EU GDPR: A bogeyman for scaring top management?

EU GDPR: A bogeyman for scaring top management?

Foto: Stanko Cerin

by Stanko Cerin

Upcoming EU data protection regulation aims to finally put in order massive misuse of personal data. What it brings is putting people in control over their personal data. This is exercising one of the fundamental human rights – a right to privacy. Great and noble goal.

To achieve it, European parliament and the Council of the European union created GDPR (General Data Protection Regulation) Directive which caused huge interest on a global scale.

Huge penalties for offenders

“Jurisdiction” has been extended outside EU borders. It comes with number of straight forward requirements such as “right to be forgotten” and several concrete requirements aimed to ensure adequate level of personal data quality and security. All organizations having EU citizens’ personal data must comply, no matter where they are located. Bigger than ever enforcement power is enabled through ability to impose penalties up to 20 million euros or 4% of the global revenue, whichever is bigger!

Huge penalties provide high level of confidence that, for the first-time, EU privacy regulation will be taken seriously.

An atmosphere of hesitation and uncertainty

Huge penalties turned into business opportunity for IT vendors, business and legal consulting companies offering GDPR solutions and services. There’s no doubt that everyone dealing with personal data must do something, but what? In some cases, change in IT systems can be so complex that implementation deadline in 2018 is just unrealistic.

Quick Google search for “GDPR” currently finds more than 1 million pages, most of them offering some kind of GDPR solution. All that marketing power employed to sell these solutions, combined with a fear of huge penalties, created atmosphere of hesitation and uncertainty. Last time we witnessed similar atmosphere was in 1999, when organizations were scared by a famous "Millennium bug" predicted to cause devastating computer glitches on midnight between December 31st 1999 and January 1st 2000.

Who’s going to pay the fine?

Penalties are for those who don’t comply, but the main question remains - what an organization must do to be fined with 20 million euros?! The truth is, privacy regulation exits already and most organizations are already taking personal data seriously. Yes, there are some organizations building their business models on selling personal data, stealing confidential information or doing other nasty things, but they are already breaking the law or at least do their business in some dark-grey zone. Massive punishments are for such businesses. I’m sure we can agree, they deserve it.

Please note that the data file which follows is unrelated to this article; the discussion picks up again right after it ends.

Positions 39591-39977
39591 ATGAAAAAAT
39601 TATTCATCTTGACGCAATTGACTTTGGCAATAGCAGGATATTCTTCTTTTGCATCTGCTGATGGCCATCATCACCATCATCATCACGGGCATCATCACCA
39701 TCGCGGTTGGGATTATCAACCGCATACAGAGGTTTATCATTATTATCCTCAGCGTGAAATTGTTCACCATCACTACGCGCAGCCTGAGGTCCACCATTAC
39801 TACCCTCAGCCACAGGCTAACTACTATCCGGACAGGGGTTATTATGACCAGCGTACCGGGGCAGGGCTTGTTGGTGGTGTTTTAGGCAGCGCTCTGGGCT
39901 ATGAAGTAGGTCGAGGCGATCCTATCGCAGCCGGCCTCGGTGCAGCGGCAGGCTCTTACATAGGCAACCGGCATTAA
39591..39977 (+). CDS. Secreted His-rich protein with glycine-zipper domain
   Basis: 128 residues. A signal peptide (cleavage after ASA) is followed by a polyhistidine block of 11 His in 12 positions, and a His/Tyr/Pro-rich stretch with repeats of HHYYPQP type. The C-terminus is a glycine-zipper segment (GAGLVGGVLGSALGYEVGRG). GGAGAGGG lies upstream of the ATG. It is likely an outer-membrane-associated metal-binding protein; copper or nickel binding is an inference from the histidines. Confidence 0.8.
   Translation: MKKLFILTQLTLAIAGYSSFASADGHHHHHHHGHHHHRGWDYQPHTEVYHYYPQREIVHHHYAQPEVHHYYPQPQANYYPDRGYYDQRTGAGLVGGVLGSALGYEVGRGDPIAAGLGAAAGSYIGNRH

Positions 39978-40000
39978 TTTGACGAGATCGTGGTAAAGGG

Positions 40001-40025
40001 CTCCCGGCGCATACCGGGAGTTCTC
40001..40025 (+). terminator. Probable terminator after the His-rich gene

Per informal interpretations leaking from EU privacy regulation bodies, GDPR regulated organization will first be warned for non-compliance, get a deadline to make things right, while fines will be only used as a last resort if nothing else works. Amount of fine is expected to be proportional with the significance of the offence.  In short, to get the maximum fine, an organization should massively and on purpose neglect not only GDPR requirements, but also information security best practices and intentionally cause a massive personal data leakage with big impact to data owners - EU citizens.

What are companies supposed to do?

Position yourself - you are already partially compliant with GDPR requirements. Find out how much, what are your strengths and weaknesses in personal data management.

Prepare the GDPR program – Identify what kind of personal data you have, how do you collect it, where do you keep it, how it is protected, as well as how and why do you use it. Establish your personal data information asset register. Assess the potential impact of personal data disclosure for each system and identify the gaps between the current state and the one required by the GDPR. Once you start the project you will realize that even identifying what personal data is, and under what circumstances, can be a challenge by itself, not to mention finding personal data across IT systems and designing required changes. You will need an experienced team to do that. Consider finding external consultants including privacy lawyers, information security and IT experts.  Identify similar projects (i.e. data governance, ISMS etc…) and make sure they work together so you can come up with a detail plan – a GDPR program. Then execute it.

Instead of the conclusion

Organizations will eventually have to comply, but process of aligning existing personal data management practices with new regulation will take years and will highly depend on building personal data importance awareness among general population, and among organizations. To reach adequate level of privacy protection maturity, human society must widely adopt knowledge about personal rights and organizations’ obligations to protect them, secure usage of privacy information and much more. GDPR is good for all of us.

Stanko Cerin,

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